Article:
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MotoBatt AGM Motorcycle Battery Now Available at Speed Dealer Customs

MotoBatt AGM Motorcycle Battery Now Available at Speed Dealer Customs

MotoBatt AGM Motorcycle Battery Now Available at Speed Dealer Customs

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Typical powersports battery designs available on the market today have not changed for many years. MotoBatt has listened to you, and by studying the way powersports batteries are used in today’s marketplace, MotoBatt has re-invented its products specifically for today’s powersports market where the “Triple Threat” of 1. High Vibration; 2. High Starting Loads and now more than ever; 3. Additional high powered accessory loads are all very common.

MotoBatt’s innovative internal “Power Balanced” design has been developed to overcome these problems. Many claims are made by different manufacturers about cranking capacity; in fact there is little to be gained from a battery that cranks harder than what is required to start your bike. In battery design there is always a tradeoff. Since physical battery size is limited by the application / case size, the more cranking power (increased number of thinner plates) you have, the less Amp Hour capacity you get, and vice versa. The key is to “balance” the design to offer maximum AH and CCA’s to properly power all of your “thirsty” OE and aftermarket accessories.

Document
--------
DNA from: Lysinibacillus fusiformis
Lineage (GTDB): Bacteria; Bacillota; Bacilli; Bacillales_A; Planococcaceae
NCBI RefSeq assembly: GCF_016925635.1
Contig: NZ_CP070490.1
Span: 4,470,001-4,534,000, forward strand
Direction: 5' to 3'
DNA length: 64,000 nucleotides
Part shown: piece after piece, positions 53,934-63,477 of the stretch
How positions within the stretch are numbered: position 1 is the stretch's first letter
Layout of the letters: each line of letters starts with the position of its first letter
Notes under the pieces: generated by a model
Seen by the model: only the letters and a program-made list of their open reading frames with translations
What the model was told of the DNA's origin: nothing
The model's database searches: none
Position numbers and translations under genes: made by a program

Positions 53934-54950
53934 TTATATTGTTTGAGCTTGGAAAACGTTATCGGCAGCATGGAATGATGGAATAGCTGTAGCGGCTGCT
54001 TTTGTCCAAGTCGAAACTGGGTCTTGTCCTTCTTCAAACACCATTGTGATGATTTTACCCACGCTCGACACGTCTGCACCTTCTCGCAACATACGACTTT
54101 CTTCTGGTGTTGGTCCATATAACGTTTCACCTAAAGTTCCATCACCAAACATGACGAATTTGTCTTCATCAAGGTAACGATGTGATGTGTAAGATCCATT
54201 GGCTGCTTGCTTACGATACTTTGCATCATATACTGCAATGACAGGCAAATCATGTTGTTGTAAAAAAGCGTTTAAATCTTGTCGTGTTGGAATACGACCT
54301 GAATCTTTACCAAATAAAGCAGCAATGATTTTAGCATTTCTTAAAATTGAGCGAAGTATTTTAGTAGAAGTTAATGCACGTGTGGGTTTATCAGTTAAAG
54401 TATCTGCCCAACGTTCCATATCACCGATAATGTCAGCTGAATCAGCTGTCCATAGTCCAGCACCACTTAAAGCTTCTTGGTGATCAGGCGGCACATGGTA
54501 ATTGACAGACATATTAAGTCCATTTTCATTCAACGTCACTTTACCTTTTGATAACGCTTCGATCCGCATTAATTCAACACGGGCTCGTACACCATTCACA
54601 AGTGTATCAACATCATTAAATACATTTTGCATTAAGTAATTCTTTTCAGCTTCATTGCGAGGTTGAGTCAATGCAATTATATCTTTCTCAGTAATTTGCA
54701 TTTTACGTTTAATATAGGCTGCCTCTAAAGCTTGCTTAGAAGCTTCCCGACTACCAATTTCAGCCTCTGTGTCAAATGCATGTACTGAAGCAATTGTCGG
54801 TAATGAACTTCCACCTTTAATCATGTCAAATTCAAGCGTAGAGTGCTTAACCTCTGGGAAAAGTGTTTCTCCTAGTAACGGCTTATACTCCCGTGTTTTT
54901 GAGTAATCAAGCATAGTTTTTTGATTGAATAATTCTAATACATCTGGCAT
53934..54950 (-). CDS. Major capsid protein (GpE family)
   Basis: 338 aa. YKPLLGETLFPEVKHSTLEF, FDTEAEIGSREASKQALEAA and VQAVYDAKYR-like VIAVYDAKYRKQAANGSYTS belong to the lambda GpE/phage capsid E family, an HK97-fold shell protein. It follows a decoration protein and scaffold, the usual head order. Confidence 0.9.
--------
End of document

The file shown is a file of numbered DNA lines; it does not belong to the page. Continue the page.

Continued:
In today’s market to beat that “triple threat” we talked about earlier, what is required is the combination of strong cranking power with the highest Amp Hour (thicker, larger or heavier plates) capacity for additional accessory loads, repeated starts and fast power recovery for strong re-starts.

MotoBatt has improved on conventional designs by packing as much lead into our batteries in the smartest way as possible. Many low-cost batteries are only cheaper for one reason; they have less lead in them. These types of batteries can and likely will leave you stranded!

The patented “Quad Flex” terminal design also creates a shorter current path to the battery cable resulting in quicker power delivery to the starter and imporved starting ability. And in many application, provides improved, safer fitment for additional accessory leads through supplementary terminal location.

AGM Design

MotoBatt being a premium Absorbed Glass Mat battery is superior by design. AGM batteries have been used in demanding military and off-road applications for many years. The sealed, glass mat design has many longevity and reliability based benefits.

Each plate in the battery is wrapped in a fibrous glass matting which not only absorbs all liquid electrolyte but keeps the plates separated in a cushioned environment. This stops the plates from vibrating which can breakdown the plate and cause short circuits between the plates or break plate welds which result in battery failure. The thick, heavy plates used in MotoBatt designs really make the difference here.